It was in back in 2012 when I heard of 'GRPs' for the first time. I was marvelled by the way mainline planners and brand managers planned a campaign and, more importantly, monitored or measured their campaigns against GRPs. What left me even more dazed was that brand managers and media managers wanted a digital equivalent for GRPs. I honestly thought they were a little too adamant about that one metric that everyone chased. Fast forward to 2018, when investments towards digital advertising have exploded and I am now marvelled by the fact that there is still no GRP equivalent as a digital metric.
Unlike traditional advertising, which is unidirectional and has to chase the consumers, digital is much more complex and multi-directional. Advertisers in the digital space are fighting three wars that are often not understood completely.
1. The consumer's journey has become complex. Mobile has added phenomenon like Meshing, Shifting and Stacking. Context, in digital, becomes very important. One goes to the internet when they want to, need to, wish to, and have to. Their frame of mind and the corresponding response to an advertisement changes, which businesses overlook.
2. Digital advertising is like a chain reaction. Every action by a brand has a response. Each response is captured as a data point but on different platforms. However, businesses look at data in silos of Paid, Owned and Earned media. In some cases, it is broken down further into performance campaign, branding campaign, social listening, social media marketing, website analytics and so on. Surprisingly, in some cases, we have also found the lack of transparent data availability an added challenge. In other words, businesses do not know how their investment is impacting their brand.
3. The ad fraud fight is getting dirtier each day with up to 40 per cent of the investments going down the drain. I hear many businesses talking about using multiple tools to fight ad fraud but the implementation turns out to be a tool that reports ad fraud numbers instead of a consolidated effort to reduce it by corrective steps.
Improved measurement means that businesses can reduce the investment by at least 30 per cent. This is in line with the fight against ad fraud. That's a savings of a whopping $450 Million dollars or INR 3,000 Cores, which Indian businesses need not spend on advertising. A better measurement structure will also give us better optimisation opportunities for business, leading to increased business realisation from the investments.
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When we talk about measurement, businesses start thinking about activities post the campaign. In digital, with the complex way it works, a better measurement framework has to start from the top, start much before the campaign and go all the way to the last mile optimisation. At 30,000 feet, businesses should be aware of the following to bring in better measurement standards:-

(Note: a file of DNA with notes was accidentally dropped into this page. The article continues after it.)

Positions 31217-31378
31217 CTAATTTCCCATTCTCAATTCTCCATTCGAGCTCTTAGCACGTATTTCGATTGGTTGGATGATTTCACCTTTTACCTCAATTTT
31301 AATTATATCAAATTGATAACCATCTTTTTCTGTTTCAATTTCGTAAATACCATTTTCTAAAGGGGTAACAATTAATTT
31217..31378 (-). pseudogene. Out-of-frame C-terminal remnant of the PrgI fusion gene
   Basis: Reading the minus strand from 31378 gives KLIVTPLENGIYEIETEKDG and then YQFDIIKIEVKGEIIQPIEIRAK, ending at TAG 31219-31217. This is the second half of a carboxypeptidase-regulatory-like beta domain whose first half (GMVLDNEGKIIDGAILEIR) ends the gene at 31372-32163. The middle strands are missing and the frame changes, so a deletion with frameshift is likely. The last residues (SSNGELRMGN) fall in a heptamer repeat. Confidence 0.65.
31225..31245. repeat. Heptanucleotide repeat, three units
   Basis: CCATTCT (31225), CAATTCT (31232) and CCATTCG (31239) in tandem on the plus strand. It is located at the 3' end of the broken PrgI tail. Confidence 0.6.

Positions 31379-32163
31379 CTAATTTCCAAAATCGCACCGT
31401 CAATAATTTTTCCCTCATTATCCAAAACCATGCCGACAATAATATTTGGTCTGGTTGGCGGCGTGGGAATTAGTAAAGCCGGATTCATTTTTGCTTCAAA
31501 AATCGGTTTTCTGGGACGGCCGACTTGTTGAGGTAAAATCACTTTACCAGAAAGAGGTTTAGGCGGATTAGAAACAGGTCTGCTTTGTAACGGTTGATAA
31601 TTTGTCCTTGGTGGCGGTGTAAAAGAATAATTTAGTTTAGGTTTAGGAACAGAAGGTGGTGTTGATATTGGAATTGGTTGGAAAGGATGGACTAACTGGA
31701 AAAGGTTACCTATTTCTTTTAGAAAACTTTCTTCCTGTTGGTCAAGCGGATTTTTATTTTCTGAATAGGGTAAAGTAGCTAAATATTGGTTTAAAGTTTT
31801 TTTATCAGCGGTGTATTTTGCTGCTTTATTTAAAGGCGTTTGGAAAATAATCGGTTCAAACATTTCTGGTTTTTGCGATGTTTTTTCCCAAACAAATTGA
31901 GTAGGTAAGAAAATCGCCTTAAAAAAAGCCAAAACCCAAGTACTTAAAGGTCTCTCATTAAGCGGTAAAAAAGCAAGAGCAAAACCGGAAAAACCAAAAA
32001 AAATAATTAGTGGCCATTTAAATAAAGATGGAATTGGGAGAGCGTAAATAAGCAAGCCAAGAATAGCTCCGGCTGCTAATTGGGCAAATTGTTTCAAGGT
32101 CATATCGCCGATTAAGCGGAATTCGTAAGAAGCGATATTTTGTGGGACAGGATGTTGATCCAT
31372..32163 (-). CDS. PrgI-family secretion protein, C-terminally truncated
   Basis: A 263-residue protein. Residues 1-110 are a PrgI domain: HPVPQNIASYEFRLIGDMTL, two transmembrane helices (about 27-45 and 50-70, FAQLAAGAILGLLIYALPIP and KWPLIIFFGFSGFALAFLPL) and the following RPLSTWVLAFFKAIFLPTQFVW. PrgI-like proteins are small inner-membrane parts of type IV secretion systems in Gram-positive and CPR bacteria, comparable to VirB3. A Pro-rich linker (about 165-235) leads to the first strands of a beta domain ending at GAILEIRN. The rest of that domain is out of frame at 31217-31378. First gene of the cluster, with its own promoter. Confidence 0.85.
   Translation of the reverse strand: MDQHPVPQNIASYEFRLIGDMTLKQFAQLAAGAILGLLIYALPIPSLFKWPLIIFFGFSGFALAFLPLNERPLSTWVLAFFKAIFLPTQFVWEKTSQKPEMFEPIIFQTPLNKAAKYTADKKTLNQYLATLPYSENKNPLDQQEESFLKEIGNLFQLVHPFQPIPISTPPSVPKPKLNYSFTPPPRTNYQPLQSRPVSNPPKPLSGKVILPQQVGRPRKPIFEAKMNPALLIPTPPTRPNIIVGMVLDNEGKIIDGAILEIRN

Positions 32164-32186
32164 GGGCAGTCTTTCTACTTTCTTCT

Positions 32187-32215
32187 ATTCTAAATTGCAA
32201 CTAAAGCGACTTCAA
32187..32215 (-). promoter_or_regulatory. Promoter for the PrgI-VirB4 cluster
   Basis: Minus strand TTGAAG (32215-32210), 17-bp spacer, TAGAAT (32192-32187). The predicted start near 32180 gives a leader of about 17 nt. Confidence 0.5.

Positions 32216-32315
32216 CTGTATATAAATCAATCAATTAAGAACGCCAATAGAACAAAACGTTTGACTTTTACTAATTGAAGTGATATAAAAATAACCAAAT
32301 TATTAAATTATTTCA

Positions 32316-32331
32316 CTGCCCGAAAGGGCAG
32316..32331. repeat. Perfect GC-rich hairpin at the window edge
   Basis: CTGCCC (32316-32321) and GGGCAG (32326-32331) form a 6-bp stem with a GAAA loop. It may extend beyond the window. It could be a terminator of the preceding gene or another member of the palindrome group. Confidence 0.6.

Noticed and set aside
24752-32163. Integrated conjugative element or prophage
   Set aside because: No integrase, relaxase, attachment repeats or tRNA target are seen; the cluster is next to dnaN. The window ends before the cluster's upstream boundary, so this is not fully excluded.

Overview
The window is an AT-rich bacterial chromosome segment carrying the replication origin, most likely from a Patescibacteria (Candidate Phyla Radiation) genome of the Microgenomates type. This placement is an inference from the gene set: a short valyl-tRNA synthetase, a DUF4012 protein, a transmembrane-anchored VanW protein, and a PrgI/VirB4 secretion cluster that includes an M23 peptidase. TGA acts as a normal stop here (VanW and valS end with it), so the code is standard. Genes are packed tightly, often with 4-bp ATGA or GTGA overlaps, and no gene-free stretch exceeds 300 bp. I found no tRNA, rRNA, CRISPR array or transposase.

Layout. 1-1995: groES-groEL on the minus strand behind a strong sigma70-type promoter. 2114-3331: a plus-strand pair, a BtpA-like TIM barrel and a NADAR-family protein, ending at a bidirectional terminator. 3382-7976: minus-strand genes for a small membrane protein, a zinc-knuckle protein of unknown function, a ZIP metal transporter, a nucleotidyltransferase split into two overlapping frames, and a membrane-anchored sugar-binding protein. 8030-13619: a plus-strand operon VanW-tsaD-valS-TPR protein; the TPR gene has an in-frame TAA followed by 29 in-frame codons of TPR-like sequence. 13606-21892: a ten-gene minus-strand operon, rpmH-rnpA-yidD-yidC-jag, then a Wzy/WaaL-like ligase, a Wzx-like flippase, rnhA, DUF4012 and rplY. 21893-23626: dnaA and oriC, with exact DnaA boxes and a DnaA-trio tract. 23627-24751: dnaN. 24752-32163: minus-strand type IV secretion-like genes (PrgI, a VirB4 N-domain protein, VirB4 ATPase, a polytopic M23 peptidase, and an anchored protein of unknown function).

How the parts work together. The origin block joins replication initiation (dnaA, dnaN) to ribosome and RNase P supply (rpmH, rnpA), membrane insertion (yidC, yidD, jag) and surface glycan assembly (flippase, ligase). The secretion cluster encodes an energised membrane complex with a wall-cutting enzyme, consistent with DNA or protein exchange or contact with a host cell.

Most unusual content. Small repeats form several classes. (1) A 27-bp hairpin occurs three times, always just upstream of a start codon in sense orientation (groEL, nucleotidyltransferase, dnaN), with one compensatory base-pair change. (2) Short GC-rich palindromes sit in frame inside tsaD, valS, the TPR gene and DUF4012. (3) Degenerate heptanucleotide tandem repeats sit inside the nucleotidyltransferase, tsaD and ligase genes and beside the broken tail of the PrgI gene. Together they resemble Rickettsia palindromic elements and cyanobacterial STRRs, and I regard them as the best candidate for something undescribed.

A change in culture
Having understood that digital is the future, businesses are hopping onto the digital bandwagon head-on. Everyone is interested in the high number of views, clicks and engagement not realising that everything can be fudged or bought. It is important for businesses to take stock of where they stand before taking that jump into digital advertising. They need to know the capabilities of the team, the platforms, the IT security and data, as well as understand whether the KPIs are in line with the objectives. Last, but not the least, businesses should stop assuming that digital is a cheap alternative to the traditional medium. In the absence of these, digital advertising would be going down the drain.
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The Right Tools
There are tools to track and report data across everything on digital. There are tools to fight ad fraud, to serve ads, social listening, competition tracking, consumer profiling, CRM, viewability, social media marketing, search, IT security, website and mobile analytics and so on. Businesses should understand that some are free and some are paid and decide on the tool only by doing a SWOT analysis as against picking up only free tools.
It is seen that a majority of businesses believe that investing in tools is the solution. The truth is, these tools only track and report; they do not give you a course correction. They do not give you the intelligence to take corrective steps. Until ML or AI kicks in, the only way optimisation can be done using these tools is to invest in people who can make sense of the outputs. In other words, convert small data into actionable insights.
There is a possibility that in spite of everything mentioned above, businesses will not find success in the measurement game. This is because they may not have created guidelines or a manual for digital which becomes the North Star for any investment in digital. The guidelines should cover every aspect of Paid, Owned and Earned media and every time the business is at the crossroads of uncertainty, it's these very guidelines that will come to the rescue.
What businesses face is a chicken and egg situation at the moment. The investments in digital aren't large enough to pinch yet or to put in an exponentially higher amount of time and effort. This is also the reason why briefs are typically about getting X million views or engagements that can easily be shown to the management as opposed to what it can do for the business. I only hope that by the time businesses realise this, it won't be too late.
(The author is founder and chief executive officer, What Clicks, a digital media audit and strategy firm)